your hand over the childs and look expectantly for as long as 30 seconds.
If the child has not responded by that time, use a Level 2 Prompt. One of the great things about incidental
teaching is the number of scripts you need to learn. Here is the standard Level 2 Prompt, which can be
used in almost every case: What do you want? Once youve issued your Level 2 Prompt, wait again,
looking expectantly. Hopefully, the child will answer with a verbalization: Ball or Doll, for example. Now
your goal is for the child to elaborate. What color ball? or What kind of doll? What you want is to have
the child interact with you verbally at a slightly higher level than the child would have naturally.
If the child answers with any elaboration at all, such as Red ball or Baby, say, Thats right, red ball,
and let the child have the item. You have just had a very successful incidental teaching exchange.
If, on the other hand, the child still will not verbalize, you need to go to a Level 3 Prompt. Look at the
object for a moment, then look back at the child and ask: What is this? Wait an ample but appropriate
amount of time, and if the child still will not answer, pull out the heaviest weapon in your incidental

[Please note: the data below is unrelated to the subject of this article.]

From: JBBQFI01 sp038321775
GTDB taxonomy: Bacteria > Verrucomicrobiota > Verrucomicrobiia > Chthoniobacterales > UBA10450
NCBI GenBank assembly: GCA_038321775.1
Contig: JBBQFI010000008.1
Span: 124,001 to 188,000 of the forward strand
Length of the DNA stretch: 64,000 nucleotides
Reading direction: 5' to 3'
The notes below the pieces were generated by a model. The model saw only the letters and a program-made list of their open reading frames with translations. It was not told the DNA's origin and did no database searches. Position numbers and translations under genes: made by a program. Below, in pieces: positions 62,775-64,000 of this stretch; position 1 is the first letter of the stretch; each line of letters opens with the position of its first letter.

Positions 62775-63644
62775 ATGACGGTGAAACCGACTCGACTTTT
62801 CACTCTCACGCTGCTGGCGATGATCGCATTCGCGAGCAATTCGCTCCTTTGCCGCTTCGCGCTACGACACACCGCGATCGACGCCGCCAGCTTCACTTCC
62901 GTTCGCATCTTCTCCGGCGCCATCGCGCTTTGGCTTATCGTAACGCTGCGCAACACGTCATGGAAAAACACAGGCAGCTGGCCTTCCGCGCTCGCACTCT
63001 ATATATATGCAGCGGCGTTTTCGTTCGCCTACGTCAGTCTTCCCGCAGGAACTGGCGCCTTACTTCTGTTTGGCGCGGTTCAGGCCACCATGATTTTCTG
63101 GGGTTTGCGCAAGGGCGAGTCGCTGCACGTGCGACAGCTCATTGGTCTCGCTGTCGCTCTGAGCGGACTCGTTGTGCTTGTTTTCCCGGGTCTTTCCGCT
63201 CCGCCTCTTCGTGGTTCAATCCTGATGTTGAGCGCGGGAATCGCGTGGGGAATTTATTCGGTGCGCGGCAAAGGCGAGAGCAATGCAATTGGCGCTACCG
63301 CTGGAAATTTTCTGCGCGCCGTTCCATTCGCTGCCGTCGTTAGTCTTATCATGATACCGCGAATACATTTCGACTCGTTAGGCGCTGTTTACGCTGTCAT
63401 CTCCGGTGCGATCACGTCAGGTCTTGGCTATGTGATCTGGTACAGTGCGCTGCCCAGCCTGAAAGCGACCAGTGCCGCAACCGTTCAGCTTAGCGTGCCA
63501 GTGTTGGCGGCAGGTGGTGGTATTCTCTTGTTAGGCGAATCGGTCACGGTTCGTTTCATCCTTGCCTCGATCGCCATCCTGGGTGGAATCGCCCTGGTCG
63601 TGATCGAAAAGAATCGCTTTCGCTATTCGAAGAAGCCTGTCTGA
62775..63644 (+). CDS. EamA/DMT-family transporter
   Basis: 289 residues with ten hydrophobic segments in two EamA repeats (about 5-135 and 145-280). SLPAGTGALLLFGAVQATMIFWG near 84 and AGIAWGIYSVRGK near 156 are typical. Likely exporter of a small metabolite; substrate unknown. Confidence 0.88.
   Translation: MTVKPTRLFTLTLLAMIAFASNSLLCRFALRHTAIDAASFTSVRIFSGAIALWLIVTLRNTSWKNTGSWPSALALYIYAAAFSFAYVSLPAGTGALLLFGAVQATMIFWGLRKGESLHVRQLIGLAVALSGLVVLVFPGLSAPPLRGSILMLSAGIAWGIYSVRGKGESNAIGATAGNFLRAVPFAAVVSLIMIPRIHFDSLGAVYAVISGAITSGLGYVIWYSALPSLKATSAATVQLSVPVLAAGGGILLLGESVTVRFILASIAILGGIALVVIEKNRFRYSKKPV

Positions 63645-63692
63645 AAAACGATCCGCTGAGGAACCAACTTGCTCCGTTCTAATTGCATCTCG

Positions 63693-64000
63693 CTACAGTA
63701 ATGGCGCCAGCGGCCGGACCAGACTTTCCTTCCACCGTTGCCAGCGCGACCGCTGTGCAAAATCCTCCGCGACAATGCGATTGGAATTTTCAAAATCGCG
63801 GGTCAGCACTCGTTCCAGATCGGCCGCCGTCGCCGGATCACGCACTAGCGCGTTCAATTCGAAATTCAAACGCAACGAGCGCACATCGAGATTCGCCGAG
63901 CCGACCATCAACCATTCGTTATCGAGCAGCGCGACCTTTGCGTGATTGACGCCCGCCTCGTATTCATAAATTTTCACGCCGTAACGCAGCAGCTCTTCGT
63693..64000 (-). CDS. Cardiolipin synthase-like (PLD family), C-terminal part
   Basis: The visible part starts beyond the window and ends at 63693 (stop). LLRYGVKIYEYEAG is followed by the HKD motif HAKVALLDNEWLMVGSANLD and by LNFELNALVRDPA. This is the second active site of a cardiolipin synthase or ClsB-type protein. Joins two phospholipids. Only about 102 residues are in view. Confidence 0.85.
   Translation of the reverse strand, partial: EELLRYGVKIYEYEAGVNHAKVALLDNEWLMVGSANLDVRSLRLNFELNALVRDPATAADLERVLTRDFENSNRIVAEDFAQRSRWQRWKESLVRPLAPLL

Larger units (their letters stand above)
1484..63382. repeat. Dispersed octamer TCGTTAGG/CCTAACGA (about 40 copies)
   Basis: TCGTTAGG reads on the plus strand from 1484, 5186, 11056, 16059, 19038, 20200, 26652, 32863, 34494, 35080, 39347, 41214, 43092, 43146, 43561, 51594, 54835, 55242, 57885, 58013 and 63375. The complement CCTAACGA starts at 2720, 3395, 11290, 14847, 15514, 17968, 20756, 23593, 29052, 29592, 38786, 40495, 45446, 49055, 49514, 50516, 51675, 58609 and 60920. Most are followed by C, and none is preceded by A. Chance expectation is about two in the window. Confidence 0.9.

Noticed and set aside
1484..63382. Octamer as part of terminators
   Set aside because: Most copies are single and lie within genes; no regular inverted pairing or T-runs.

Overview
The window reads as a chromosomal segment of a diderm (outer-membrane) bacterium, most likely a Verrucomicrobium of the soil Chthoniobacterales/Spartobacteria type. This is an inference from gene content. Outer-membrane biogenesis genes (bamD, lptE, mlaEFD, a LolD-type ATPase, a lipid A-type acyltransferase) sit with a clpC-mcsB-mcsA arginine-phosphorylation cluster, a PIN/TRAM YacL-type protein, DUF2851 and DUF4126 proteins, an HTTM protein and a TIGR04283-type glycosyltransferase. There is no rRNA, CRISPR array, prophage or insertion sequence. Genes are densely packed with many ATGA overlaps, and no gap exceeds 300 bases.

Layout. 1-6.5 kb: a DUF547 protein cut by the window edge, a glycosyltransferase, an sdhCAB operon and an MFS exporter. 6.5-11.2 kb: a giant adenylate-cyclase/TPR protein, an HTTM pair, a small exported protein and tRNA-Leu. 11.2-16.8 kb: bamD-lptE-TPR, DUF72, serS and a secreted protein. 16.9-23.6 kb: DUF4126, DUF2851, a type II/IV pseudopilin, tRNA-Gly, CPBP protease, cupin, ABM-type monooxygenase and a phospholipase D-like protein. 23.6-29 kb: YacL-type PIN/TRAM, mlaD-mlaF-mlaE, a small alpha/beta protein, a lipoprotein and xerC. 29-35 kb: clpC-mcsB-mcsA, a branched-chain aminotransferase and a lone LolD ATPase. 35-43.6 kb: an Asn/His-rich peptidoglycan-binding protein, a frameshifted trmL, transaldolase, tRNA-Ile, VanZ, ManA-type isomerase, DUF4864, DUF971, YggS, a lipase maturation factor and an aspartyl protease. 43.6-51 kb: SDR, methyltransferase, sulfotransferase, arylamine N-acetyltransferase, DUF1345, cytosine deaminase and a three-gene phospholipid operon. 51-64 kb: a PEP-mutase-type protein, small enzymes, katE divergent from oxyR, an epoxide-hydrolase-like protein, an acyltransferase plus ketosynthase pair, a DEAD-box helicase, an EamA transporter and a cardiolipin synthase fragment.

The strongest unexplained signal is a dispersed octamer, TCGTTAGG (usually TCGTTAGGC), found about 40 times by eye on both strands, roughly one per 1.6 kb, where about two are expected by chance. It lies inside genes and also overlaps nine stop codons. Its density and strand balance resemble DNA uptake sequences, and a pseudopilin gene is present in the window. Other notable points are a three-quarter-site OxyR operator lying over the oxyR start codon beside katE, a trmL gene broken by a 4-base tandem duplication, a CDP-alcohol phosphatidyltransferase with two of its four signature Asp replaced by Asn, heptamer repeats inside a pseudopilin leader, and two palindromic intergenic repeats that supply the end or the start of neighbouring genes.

teaching arsenal: a Level 4 Prompt.
Look at the child and enunciate slowly and clearly, and say what you want the child to say: Red ball. You
have just modeled the behavior you are expecting from the child. At this point, the child is likely to mimic
you, something many autistic children are very good at, and say, Red ball. Now you can say, Thats
right, red ball, and let the child have the ball. Your first exchange was still successful.
But if the first exchange does not end in verbal elaboration, do not worry about it and DO NOT let the
exchange go on too long. Incidental teaching is by design very brief, and it must be enjoyable for both you
and the child. If the exchange is taking too much time or if it is becoming unpleasant for either of you,
STOP and redirect the child to another activity. Wait for your next opportunity for a teachable moment.
If the exchange was successful and the child elaborated verbally about what she wanted, you have
accomplished a lot; probably more than you realize. You were able to get the autistic child you are
working with to feel motivation and initiate an interaction with you, something most autistic children do not
do easily, and you did it in a way that will further motivate the child to repeat this kind of exchange again.
Research has shown that motivation and self-initiation are two of the biggest deficits in children with ASD,
and they hinder the ability to develop necessary learning, functioning and social skills. You just started the
child on the road to overcoming these major hurdles. Thats something to rave about.
The verbal elaboration was another key achievement of the exercise. Learning to elaborate is a critical